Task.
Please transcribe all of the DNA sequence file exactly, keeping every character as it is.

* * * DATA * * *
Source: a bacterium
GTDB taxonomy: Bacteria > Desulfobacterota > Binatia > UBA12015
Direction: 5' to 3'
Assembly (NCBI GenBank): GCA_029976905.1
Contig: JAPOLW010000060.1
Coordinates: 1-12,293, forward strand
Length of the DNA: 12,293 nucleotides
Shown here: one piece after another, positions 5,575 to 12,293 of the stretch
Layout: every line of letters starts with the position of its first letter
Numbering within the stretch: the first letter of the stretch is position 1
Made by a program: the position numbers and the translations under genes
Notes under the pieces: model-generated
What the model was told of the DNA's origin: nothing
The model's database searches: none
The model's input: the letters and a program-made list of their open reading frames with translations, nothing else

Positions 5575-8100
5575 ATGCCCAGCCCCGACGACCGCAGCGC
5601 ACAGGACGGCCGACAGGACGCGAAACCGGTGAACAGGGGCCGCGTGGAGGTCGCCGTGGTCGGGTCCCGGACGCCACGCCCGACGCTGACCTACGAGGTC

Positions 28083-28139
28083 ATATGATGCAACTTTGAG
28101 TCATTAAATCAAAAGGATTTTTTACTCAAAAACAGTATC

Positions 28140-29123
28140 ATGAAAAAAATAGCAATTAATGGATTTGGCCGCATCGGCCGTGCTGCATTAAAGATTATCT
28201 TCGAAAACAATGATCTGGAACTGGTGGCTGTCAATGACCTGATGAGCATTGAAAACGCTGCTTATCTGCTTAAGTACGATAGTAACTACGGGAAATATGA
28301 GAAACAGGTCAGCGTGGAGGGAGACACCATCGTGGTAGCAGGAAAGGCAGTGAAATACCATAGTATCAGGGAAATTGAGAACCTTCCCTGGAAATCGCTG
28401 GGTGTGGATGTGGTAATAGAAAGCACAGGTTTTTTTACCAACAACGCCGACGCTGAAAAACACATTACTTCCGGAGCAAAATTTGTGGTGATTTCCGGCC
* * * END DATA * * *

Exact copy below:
Source: a bacterium
GTDB taxonomy: Bacteria > Desulfobacterota > Binatia > UBA12015
Direction: 5' to 3'
Assembly (NCBI GenBank): GCA_029976905.1
Contig: JAPOLW010000060.1
Coordinates: 1-12,293, forward strand
Length of the DNA: 12,293 nucleotides
Shown here: one piece after another, positions 5,575 to 12,293 of the stretch
Layout: every line of letters starts with the position of its first letter
Numbering within the stretch: the first letter of the stretch is position 1
Made by a program: the position numbers and the translations under genes
Notes under the pieces: model-generated
What the model was told of the DNA's origin: nothing
The model's database searches: none
The model's input: the letters and a program-made list of their open reading frames with translations, nothing else

Positions 5575-8100
5575 ATGCCCAGCCCCGACGACCGCAGCGC
5601 ACAGGACGGCCGACAGGACGCGAAACCGGTGAACAGGGGCCGCGTGGAGGTCGCCGTGGTCGGGTCCCGGACGCCACGCCCGACGCTGACCTACGAGGTC

Positions 28083-28139
28083 ATATGATGCAACTTTGAG
28101 TCATTAAATCAAAAGGATTTTTTACTCAAAAACAGTATC

Positions 28140-29123
28140 ATGAAAAAAATAGCAATTAATGGATTTGGCCGCATCGGCCGTGCTGCATTAAAGATTATCT
28201 TCGAAAACAATGATCTGGAACTGGTGGCTGTCAATGACCTGATGAGCATTGAAAACGCTGCTTATCTGCTTAAGTACGATAGTAACTACGGGAAATATGA
28301 GAAACAGGTCAGCGTGGAGGGAGACACCATCGTGGTAGCAGGAAAGGCAGTGAAATACCATAGTATCAGGGAAATTGAGAACCTTCCCTGGAAATCGCTG
28401 GGTGTGGATGTGGTAATAGAAAGCACAGGTTTTTTTACCAACAACGCCGACGCTGAAAAACACATTACTTCCGGAGCAAAATTTGTGGTGATTTCCGGCC